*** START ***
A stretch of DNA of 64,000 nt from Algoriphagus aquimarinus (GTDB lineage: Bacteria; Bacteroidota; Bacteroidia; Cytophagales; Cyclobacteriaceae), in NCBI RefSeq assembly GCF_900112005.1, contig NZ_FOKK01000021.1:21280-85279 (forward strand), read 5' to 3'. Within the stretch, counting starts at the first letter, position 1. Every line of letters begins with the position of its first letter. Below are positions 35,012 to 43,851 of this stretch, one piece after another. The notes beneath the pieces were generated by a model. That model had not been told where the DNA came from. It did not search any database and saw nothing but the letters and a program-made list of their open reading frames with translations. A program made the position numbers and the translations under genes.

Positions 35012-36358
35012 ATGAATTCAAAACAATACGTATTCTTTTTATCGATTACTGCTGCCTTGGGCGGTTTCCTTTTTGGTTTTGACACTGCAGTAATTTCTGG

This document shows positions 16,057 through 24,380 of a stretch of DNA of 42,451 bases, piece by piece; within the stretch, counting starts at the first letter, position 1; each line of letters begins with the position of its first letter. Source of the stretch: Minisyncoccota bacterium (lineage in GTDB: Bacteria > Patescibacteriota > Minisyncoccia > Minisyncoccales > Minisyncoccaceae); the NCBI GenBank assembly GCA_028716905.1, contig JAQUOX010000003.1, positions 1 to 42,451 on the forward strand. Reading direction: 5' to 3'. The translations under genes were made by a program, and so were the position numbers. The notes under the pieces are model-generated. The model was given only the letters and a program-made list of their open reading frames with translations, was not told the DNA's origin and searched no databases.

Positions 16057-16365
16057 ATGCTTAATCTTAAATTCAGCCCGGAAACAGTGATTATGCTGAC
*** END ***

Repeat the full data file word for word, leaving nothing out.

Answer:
A stretch of DNA of 64,000 nt from Algoriphagus aquimarinus (GTDB lineage: Bacteria; Bacteroidota; Bacteroidia; Cytophagales; Cyclobacteriaceae), in NCBI RefSeq assembly GCF_900112005.1, contig NZ_FOKK01000021.1:21280-85279 (forward strand), read 5' to 3'. Within the stretch, counting starts at the first letter, position 1. Every line of letters begins with the position of its first letter. Below are positions 35,012 to 43,851 of this stretch, one piece after another. The notes beneath the pieces were generated by a model. That model had not been told where the DNA came from. It did not search any database and saw nothing but the letters and a program-made list of their open reading frames with translations. A program made the position numbers and the translations under genes.

Positions 35012-36358
35012 ATGAATTCAAAACAATACGTATTCTTTTTATCGATTACTGCTGCCTTGGGCGGTTTCCTTTTTGGTTTTGACACTGCAGTAATTTCTGG

This document shows positions 16,057 through 24,380 of a stretch of DNA of 42,451 bases, piece by piece; within the stretch, counting starts at the first letter, position 1; each line of letters begins with the position of its first letter. Source of the stretch: Minisyncoccota bacterium (lineage in GTDB: Bacteria > Patescibacteriota > Minisyncoccia > Minisyncoccales > Minisyncoccaceae); the NCBI GenBank assembly GCA_028716905.1, contig JAQUOX010000003.1, positions 1 to 42,451 on the forward strand. Reading direction: 5' to 3'. The translations under genes were made by a program, and so were the position numbers. The notes under the pieces are model-generated. The model was given only the letters and a program-made list of their open reading frames with translations, was not told the DNA's origin and searched no databases.

Positions 16057-16365
16057 ATGCTTAATCTTAAATTCAGCCCGGAAACAGTGATTATGCTGAC